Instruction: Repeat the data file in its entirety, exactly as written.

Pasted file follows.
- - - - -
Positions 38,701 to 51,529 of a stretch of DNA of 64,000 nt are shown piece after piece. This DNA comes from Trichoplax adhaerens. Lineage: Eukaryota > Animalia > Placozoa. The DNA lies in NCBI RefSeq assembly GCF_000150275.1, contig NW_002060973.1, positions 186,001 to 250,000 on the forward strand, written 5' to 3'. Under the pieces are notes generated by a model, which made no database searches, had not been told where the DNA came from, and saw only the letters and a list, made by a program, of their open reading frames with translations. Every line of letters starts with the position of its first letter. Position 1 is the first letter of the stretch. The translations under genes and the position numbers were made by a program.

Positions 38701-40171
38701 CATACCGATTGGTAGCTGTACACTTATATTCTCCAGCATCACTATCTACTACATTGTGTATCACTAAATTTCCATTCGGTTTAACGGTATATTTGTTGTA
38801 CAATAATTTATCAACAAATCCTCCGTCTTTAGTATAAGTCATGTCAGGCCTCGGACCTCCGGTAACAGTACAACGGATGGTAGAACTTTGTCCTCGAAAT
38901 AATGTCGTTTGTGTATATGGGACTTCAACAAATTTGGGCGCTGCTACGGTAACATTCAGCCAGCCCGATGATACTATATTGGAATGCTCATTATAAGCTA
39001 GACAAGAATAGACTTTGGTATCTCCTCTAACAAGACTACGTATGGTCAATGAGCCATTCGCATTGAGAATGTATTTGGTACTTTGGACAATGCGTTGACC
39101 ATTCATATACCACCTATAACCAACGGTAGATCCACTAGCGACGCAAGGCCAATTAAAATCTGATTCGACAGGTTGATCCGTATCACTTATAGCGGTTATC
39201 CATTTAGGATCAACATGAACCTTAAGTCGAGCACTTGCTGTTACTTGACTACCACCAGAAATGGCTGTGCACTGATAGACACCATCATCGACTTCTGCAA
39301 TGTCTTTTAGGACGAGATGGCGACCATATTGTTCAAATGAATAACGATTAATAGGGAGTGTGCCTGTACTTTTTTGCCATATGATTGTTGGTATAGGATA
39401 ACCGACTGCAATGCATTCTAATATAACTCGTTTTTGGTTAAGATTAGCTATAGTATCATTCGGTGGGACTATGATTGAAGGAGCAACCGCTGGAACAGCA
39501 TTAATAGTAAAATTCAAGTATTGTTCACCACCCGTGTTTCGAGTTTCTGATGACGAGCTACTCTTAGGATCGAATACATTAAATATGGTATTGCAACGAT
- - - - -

Positions 38,701 to 51,529 of a stretch of DNA of 64,000 nt are shown piece after piece. This DNA comes from Trichoplax adhaerens. Lineage: Eukaryota > Animalia > Placozoa. The DNA lies in NCBI RefSeq assembly GCF_000150275.1, contig NW_002060973.1, positions 186,001 to 250,000 on the forward strand, written 5' to 3'. Under the pieces are notes generated by a model, which made no database searches, had not been told where the DNA came from, and saw only the letters and a list, made by a program, of their open reading frames with translations. Every line of letters starts with the position of its first letter. Position 1 is the first letter of the stretch. The translations under genes and the position numbers were made by a program.

Positions 38701-40171
38701 CATACCGATTGGTAGCTGTACACTTATATTCTCCAGCATCACTATCTACTACATTGTGTATCACTAAATTTCCATTCGGTTTAACGGTATATTTGTTGTA
38801 CAATAATTTATCAACAAATCCTCCGTCTTTAGTATAAGTCATGTCAGGCCTCGGACCTCCGGTAACAGTACAACGGATGGTAGAACTTTGTCCTCGAAAT
38901 AATGTCGTTTGTGTATATGGGACTTCAACAAATTTGGGCGCTGCTACGGTAACATTCAGCCAGCCCGATGATACTATATTGGAATGCTCATTATAAGCTA
39001 GACAAGAATAGACTTTGGTATCTCCTCTAACAAGACTACGTATGGTCAATGAGCCATTCGCATTGAGAATGTATTTGGTACTTTGGACAATGCGTTGACC
39101 ATTCATATACCACCTATAACCAACGGTAGATCCACTAGCGACGCAAGGCCAATTAAAATCTGATTCGACAGGTTGATCCGTATCACTTATAGCGGTTATC
39201 CATTTAGGATCAACATGAACCTTAAGTCGAGCACTTGCTGTTACTTGACTACCACCAGAAATGGCTGTGCACTGATAGACACCATCATCGACTTCTGCAA
39301 TGTCTTTTAGGACGAGATGGCGACCATATTGTTCAAATGAATAACGATTAATAGGGAGTGTGCCTGTACTTTTTTGCCATATGATTGTTGGTATAGGATA
39401 ACCGACTGCAATGCATTCTAATATAACTCGTTTTTGGTTAAGATTAGCTATAGTATCATTCGGTGGGACTATGATTGAAGGAGCAACCGCTGGAACAGCA
39501 TTAATAGTAAAATTCAAGTATTGTTCACCACCCGTGTTTCGAGTTTCTGATGACGAGCTACTCTTAGGATCGAATACATTAAATATGGTATTGCAACGAT